When We Are Absent One From Another

An empty chair at Menin Gate. “Have you news of my boy Jack? Not this tide. When d’you think that he’ll come back? Not with this wind blowing, and this tide” (P. Ferguson image, August 2018)

An empty chair at Menin Gate.
“Have you news of my boy Jack? Not this tide. When d’you think that he’ll come back? Not with this wind blowing, and this tide”
(P. Ferguson image, August 2018)

Thread Four

Near to the early evening the bells call, an announcement of faith or on this day of the Great Pilgrimage a note for every unit, every battalion. The notes grow faint as if to start speaking the names of all who are recorded here.

Standing near to four Yorkshire men, their banter speaks to their time with the service. As the parade moves by they speak the names and nicknames of regiments, light infantry, cherry pickers and others.

I move on, across the canal to bring myself closer to the British Legion flag bearers who have carried with them their identies from across the United Kindom. The branch names are many, the people are many, they have come to remember, they have come not to forget. I watch them struggle with spoken words, come to terms with names on the wall…well done boys, well done girls…to absent friends…this day at Ypres (Ieper).

——-SNIP——-


About The Author

pferguson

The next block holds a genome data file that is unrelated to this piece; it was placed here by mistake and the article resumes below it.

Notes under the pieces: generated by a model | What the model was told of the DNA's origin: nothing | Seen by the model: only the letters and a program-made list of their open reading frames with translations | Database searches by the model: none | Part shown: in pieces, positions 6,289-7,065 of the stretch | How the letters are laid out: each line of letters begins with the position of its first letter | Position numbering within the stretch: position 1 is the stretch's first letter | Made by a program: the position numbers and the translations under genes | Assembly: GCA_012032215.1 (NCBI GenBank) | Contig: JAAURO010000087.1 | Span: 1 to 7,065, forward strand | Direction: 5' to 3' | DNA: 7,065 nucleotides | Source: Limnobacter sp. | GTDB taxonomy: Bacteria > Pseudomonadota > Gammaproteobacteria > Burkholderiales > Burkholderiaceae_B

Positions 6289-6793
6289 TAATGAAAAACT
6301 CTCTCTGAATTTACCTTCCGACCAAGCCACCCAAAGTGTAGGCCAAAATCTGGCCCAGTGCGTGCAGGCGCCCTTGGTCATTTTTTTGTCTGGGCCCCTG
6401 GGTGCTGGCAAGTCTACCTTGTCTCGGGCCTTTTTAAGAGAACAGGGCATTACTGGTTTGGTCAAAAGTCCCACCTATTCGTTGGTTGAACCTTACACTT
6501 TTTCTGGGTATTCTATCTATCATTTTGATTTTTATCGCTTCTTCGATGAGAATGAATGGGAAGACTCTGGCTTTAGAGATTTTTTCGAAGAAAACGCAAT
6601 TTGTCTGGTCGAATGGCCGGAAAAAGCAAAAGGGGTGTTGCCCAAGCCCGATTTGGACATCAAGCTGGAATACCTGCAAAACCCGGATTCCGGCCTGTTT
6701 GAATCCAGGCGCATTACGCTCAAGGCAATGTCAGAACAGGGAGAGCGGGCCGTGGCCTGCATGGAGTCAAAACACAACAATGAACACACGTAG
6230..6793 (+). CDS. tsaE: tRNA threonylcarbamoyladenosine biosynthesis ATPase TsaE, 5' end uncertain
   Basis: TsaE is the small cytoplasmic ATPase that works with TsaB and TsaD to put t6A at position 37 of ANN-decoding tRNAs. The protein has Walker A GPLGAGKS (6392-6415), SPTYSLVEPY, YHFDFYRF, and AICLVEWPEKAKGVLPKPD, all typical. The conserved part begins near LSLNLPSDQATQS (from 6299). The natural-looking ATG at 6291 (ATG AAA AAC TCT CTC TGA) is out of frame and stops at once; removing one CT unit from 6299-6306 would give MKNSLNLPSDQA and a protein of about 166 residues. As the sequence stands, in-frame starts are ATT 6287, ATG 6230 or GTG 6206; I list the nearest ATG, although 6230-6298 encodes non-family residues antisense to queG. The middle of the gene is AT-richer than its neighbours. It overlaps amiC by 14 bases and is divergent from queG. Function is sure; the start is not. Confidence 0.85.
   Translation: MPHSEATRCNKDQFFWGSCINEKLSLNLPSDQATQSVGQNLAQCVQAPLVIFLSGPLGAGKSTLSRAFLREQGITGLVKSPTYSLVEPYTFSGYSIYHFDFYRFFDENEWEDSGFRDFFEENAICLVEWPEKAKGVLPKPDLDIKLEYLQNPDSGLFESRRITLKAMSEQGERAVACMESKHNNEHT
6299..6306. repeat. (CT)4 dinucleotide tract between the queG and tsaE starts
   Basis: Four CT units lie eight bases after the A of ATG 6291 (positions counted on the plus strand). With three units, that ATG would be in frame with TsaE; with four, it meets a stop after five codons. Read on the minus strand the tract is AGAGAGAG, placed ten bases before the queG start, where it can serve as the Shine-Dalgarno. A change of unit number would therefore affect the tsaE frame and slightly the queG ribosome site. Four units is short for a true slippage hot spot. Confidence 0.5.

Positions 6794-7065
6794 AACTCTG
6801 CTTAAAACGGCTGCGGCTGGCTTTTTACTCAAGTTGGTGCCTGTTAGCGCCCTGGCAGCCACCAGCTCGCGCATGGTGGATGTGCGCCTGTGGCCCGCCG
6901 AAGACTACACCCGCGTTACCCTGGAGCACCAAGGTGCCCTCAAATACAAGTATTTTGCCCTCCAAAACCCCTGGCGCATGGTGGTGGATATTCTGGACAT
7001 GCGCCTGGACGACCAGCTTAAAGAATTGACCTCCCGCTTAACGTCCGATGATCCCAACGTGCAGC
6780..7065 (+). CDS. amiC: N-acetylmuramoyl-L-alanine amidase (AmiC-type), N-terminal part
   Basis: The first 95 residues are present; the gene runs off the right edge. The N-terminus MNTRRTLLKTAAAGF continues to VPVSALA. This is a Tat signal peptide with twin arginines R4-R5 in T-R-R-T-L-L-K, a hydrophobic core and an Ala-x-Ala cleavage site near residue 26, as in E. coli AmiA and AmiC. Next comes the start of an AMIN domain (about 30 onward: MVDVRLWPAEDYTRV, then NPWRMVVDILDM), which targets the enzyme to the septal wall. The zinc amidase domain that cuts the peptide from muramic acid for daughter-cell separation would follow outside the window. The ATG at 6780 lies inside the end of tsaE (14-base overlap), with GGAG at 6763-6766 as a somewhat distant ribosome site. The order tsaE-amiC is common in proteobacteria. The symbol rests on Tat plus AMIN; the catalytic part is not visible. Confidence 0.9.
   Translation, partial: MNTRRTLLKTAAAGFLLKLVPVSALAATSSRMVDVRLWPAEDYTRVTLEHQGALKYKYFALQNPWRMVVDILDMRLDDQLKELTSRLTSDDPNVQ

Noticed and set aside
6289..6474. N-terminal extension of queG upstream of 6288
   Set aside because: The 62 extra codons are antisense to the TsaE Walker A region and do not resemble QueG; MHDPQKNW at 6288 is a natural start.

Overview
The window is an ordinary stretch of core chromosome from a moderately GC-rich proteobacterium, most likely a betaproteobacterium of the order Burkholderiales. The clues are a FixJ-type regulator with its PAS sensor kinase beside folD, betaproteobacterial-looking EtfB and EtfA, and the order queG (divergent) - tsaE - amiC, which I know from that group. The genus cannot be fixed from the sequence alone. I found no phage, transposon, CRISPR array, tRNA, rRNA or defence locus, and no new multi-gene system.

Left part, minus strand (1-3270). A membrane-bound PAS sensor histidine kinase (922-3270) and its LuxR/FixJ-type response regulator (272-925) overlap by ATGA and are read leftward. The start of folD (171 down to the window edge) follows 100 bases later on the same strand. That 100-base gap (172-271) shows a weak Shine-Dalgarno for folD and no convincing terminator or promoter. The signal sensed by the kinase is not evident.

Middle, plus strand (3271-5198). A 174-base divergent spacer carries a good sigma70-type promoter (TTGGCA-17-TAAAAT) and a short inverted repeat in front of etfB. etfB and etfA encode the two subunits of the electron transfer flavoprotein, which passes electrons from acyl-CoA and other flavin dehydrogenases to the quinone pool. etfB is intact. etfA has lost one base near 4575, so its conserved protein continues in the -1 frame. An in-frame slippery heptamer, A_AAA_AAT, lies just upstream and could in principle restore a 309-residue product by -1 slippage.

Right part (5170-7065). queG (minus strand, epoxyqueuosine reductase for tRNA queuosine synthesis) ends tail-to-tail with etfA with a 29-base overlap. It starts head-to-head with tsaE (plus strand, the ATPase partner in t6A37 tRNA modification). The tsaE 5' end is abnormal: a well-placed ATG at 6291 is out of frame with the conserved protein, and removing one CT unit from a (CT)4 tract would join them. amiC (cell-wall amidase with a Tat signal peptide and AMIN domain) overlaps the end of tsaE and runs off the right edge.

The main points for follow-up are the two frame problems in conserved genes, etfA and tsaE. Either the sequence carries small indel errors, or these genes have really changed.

Paul has worked with the Paradigm Motion Picture Company since 2009 as producer, historian and research specialist. Paul first met Casey and Ian WIlliams of Paradigm in April 2007 at Ieper (Ypres), Belgium when ceremonies were being held for the re-dedication of the Vimy Memorial, France. Paul's sensitivity to film was developed at an early age seeing his first films at RCAF Zweibrucken, Germany and in Sardinia. Paul returned to Canada in 1967 and was further amazed by David Lean's "Lawrence of Arabia" and "Bridge on the River Kwai". Film captivated Paul and with time he became increasingly interested in storytelling, content development, character, direction, cinematography and soundtracks. At the University of Victoria, Paul studied and compared Japanese and Australian film and became interested in Australian film maker Peter Weir and his film "Gallipoli" (1981). Paul was entranced when he learned Weir had visited the beaches, ridges and ravines of the peninsula. The film "Gallipoli" alone led Paul on many journeys to sites of conflict in England, France, Belgium, Holland, Germany, Malta, Hawaii and Gallipoli. It was, however, when Paul watched documentary filmmaker Ken Burns, "The Civil War", that Paul understood how his own experience and insight could be effective and perhaps influential in film-making. Combining his knowledge of Museums and Archives, exhibitions and idea strategies with his film interests would be a natural progression. Paul thinks like a film-maker. His passion for history and storytelling brings to Paradigm an eye (and ear) to the keen and sensitive interests of; content development, the understanding of successful and relational use of collections, imagery and voice. Like Paul's favorite actor, Peter O'Toole, he believes in the adage “To deepen not broaden.” While on this path Paul always remembers his grandmother whose father did not return from the Great War and how his loss shaped her life and how her experience continues to guide him.

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